Conventional ICBM has to be a ify item...Why not let the Navy handle that one with tomahawks? Sure there not quiet as quick, but they can loiter, and stealthy, and i'm sure are much much cheaper.




Critics of the LRS program say it will dominate the budget for the next 20 years. Meanwhile, companies are already considering revamping their internal operations to snag the potentially lucrative contracts.

This should put an end to the people who think the Fighter Mafia thing exists.





Northrop Grumman also has shown a portfolio of concepts that includes unmanned strike aircraft, and has been on contract for classified work in this realm.

I think they just tell us this to wet are appetite...those bastards.




Extra F-22s are not in the Air Force's budget plans; however, Faykes says that if the JSF doesn't arrive on time, the Air Force may "revisit" the F-22 program for additional production.

excellant! Everyone knows which aircraft is better.



posted on Feb, 14 2006 @ 03:46 AM
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Senior aerospace industry officials say their best guess is for the addition of about 50 new unmanned, stealthy strike aircraft that can carry precision weapons. A parallel program will involve a small number of ICBMs with conventional warheads developed for the Precision Global Strike program. The policy issues involved with using ICBMs for conventional strike are still not resolved. There also would be a shrinking core of manned bombers including 56 B-52s, 67 B-1s and 21 B-2s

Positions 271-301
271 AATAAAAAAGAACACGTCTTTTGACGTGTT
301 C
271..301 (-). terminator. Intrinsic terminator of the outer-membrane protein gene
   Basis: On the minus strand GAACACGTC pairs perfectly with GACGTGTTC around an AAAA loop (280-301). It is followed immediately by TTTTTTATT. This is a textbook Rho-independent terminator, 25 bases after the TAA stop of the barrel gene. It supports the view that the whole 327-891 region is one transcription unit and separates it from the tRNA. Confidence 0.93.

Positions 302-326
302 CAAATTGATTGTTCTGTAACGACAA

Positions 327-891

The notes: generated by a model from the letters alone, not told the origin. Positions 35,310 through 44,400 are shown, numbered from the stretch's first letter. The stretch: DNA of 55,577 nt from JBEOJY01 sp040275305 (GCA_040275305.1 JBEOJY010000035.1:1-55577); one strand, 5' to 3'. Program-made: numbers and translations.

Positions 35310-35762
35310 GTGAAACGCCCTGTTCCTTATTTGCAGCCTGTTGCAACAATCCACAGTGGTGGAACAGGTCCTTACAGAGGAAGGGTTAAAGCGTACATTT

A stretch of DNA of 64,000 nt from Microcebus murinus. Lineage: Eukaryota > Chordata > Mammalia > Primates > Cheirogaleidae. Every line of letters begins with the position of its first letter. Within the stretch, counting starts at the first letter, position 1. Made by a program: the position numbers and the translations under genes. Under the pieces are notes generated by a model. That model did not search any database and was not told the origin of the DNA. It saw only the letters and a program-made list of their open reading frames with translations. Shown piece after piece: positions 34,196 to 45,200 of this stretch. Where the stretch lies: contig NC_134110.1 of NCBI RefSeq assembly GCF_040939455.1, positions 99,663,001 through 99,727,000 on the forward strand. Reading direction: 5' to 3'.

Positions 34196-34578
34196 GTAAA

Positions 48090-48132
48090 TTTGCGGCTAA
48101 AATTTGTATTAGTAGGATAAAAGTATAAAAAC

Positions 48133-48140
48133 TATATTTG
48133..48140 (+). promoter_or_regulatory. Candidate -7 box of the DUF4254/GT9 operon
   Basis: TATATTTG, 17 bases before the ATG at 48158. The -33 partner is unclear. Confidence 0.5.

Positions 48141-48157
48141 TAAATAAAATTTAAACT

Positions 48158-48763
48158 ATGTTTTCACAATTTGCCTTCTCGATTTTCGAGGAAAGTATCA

Uhh, the bit about the ICBMs is very stupid in my opinion. How does the adversery (or even a neutral 3rd party) know if the ICBM in question is conventional or nuclear? Do they respond with a nuclear response (if they have it) or chemical etc?



posted on Feb, 14 2006 @ 09:43 AM
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Do you guys remember the Boeing Sonic Cruiser. It was supposed to be a all composite plane that would fly at Mach .95 or maybe Mach 1 (if the airlines wanted). It flew 20% faster than today's commercial planes. After 9/11 Boeing redesigned the project and it became the 787 Dreamliner that Burns 20% less fuel at Mach .85. The Sonic Cruiser Project is on standby ready for the next gen boeing plane...

Anyway take a look at the Sonic Cruiser, cause I think it might work as a bomber...








posted on Feb, 14 2006 @ 11:04 AM
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I don't think they'll ever build a sonic cruiser, it was a pretty bad concept to start with and I'm kind of surprised it ever was developed to be honest.


They are taking most of the hit with the transonic drag rise while avoiding the benefits of going supersonic (they are that close to it they might as well just do concorde 2)... The only benefit of it is the lack of sonic boom propagation.



posted on Feb, 14 2006 @ 11:15 AM